Read All About It: Hall Co. Historical Society project seeks to digitize newspapers (NE)

By: Matt Kiley - Advantage Archives
An Advantage Preservation project was featured in the Grand Island Independent as historical Hall County Nebraska newspapers will soon be digitized thanks to the Hall County Historical Society.

Advantage is set to digitize historical Hall County newspapers ranging from 1870 to the early 2000s. The online archive will allow the newspapers to be easily accessible and keyword searchable.

Right now, if you want to read those old newspapers, you have to go to the libraries or the museums to read the microfilms, which is not very accessible. With the digitization project, any student who is doing a history project, or anyone who is interested, is going to be able to go out, type in the keywords, a certain date and see the newspapers from their home, library, school or wherever they are. It will be accessible to everyone.

~Hall County Historical Society board member Michelle Setlik.

Advantage is excited to continue our preservation efforts in Nebraska having already digitized newspapers from 22 counties in the state. Advantage Preservation will complete the project in batches to allow the historical society to have some Hall County newspapers placed online while it seeks more donations.

To read the article published in the Grand Island Independent about the Hall Co. Historical Society project visit theindependent.com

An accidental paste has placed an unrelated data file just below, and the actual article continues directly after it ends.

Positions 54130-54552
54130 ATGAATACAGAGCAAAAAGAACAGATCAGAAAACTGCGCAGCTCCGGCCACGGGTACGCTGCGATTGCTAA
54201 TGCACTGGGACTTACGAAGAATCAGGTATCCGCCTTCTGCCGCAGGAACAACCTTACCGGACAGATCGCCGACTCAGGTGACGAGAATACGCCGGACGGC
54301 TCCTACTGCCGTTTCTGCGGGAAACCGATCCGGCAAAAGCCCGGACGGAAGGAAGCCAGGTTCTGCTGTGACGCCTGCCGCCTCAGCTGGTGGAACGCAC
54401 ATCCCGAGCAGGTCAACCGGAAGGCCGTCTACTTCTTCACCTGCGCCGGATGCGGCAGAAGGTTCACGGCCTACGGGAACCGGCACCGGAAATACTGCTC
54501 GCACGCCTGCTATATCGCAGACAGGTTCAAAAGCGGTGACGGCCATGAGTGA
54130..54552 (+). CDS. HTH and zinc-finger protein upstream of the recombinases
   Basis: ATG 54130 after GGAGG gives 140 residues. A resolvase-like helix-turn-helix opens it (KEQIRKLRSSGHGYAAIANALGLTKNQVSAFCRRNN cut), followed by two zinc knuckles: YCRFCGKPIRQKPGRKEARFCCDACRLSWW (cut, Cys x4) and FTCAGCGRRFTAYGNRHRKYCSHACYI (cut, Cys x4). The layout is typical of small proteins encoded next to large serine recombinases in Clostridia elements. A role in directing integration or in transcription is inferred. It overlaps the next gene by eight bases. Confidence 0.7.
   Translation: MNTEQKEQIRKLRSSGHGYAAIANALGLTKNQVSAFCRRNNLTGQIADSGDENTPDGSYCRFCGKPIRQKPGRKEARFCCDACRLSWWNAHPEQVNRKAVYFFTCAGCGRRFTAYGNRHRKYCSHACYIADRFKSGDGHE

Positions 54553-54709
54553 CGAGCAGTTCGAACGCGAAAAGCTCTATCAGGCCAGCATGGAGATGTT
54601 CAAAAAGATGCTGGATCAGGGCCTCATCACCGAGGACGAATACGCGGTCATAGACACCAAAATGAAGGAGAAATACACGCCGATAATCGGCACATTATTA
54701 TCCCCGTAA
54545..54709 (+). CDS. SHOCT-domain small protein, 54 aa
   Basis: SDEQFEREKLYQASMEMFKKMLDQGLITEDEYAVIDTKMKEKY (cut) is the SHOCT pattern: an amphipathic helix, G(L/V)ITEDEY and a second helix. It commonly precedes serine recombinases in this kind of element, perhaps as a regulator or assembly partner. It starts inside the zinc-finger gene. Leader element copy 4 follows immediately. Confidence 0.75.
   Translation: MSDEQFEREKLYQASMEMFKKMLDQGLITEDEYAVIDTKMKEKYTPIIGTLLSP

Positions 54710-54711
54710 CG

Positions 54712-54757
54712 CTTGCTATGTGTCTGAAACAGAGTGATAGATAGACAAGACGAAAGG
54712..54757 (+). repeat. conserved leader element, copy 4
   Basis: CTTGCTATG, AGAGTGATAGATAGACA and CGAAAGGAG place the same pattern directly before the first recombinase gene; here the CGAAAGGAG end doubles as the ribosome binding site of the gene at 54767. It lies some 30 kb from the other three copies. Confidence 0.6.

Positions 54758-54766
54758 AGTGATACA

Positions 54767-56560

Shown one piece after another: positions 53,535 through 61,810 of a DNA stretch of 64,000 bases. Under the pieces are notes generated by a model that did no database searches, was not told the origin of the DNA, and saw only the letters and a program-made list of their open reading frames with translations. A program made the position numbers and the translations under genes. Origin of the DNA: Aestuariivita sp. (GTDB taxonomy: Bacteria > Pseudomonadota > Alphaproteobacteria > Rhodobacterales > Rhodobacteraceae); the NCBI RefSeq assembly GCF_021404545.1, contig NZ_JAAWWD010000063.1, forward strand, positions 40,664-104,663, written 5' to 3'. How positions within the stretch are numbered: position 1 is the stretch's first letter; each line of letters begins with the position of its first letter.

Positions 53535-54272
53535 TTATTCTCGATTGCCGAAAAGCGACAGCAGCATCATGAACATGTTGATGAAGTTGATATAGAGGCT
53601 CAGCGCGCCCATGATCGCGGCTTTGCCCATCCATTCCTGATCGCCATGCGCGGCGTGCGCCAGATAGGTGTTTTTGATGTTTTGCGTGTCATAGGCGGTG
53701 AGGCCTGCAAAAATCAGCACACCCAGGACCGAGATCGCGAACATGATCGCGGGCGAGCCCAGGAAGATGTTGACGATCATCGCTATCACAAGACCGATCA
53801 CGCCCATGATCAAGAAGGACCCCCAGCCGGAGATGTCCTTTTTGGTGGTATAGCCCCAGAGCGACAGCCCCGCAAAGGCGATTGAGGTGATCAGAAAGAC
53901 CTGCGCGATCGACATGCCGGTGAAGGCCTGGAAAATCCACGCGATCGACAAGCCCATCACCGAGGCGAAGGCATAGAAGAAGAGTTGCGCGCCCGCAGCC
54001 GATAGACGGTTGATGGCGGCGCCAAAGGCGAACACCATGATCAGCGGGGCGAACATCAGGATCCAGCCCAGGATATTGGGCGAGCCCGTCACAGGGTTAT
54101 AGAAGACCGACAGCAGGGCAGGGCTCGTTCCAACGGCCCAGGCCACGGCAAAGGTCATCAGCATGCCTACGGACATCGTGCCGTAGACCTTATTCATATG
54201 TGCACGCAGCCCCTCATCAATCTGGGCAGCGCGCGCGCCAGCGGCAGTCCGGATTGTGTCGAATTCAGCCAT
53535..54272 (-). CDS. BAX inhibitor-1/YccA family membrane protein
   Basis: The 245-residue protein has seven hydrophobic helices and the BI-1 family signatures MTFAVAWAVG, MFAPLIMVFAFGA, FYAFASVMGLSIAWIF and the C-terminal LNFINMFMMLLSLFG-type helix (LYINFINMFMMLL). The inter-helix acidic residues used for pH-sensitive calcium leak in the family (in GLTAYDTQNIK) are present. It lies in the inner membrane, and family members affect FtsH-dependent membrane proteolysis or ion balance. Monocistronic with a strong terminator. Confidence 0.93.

In 1922 the Hall County Historical Society was founded by a group of Liederkranz members who were committed to preserving artifacts and stories about the county’s origin.  It is the oldest perpetual County Historical Society in Nebraska.

The society’s largest ongoing project has been placing markers at historical sites throughout the county.  The first were six markers of the Old California Overland Trail, traveled by immigrants to California in 1849 and pioneers of this locality in 1857.  These markers extend from the east to the west in Hall County and were dedicated on July 4, 1923.  Thirty seven historical markers have now been placed in Hall County.

The Hall County Historical Society donated its collection of artifacts to help launch the Stuhr Museum and is proud to have contributed to the success of the museum.

In 1997, the Historical Society purchased its first piece of property, the Townsley-Murdock Site near Alda, which is a preserved site featuring Morman Trail and Overland Trail wagon wheel ruts.  The following year, it was accepted for listing on the National Register of Historic Places. In 1999, the society purchased one of Nebraska’s last Burlington depots, at Sixth and Plum Streets in Grand Island.

For any questions contact Advantage account manager for Nebraska Michelle M.